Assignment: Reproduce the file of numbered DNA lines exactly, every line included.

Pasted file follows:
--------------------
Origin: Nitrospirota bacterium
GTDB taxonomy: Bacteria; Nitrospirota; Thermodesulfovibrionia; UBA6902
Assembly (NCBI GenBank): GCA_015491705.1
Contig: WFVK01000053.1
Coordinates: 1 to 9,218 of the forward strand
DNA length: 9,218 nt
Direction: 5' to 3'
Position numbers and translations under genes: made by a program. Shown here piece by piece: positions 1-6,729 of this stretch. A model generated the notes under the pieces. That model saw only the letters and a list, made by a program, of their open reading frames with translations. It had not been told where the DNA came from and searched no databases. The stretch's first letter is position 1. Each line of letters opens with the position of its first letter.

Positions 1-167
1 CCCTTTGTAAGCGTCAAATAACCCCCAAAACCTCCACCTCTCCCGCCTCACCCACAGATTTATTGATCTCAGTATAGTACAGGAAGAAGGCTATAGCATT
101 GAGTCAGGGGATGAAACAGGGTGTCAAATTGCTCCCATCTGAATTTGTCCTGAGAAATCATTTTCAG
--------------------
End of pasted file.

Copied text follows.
Origin: Nitrospirota bacterium
GTDB taxonomy: Bacteria; Nitrospirota; Thermodesulfovibrionia; UBA6902
Assembly (NCBI GenBank): GCA_015491705.1
Contig: WFVK01000053.1
Coordinates: 1 to 9,218 of the forward strand
DNA length: 9,218 nt
Direction: 5' to 3'
Position numbers and translations under genes: made by a program. Shown here piece by piece: positions 1-6,729 of this stretch. A model generated the notes under the pieces. That model saw only the letters and a list, made by a program, of their open reading frames with translations. It had not been told where the DNA came from and searched no databases. The stretch's first letter is position 1. Each line of letters opens with the position of its first letter.

Positions 1-167
1 CCCTTTGTAAGCGTCAAATAACCCCCAAAACCTCCACCTCTCCCGCCTCACCCACAGATTTATTGATCTCAGTATAGTACAGGAAGAAGGCTATAGCATT
101 GAGTCAGGGGATGAAACAGGGTGTCAAATTGCTCCCATCTGAATTTGTCCTGAGAAATCATTTTCAG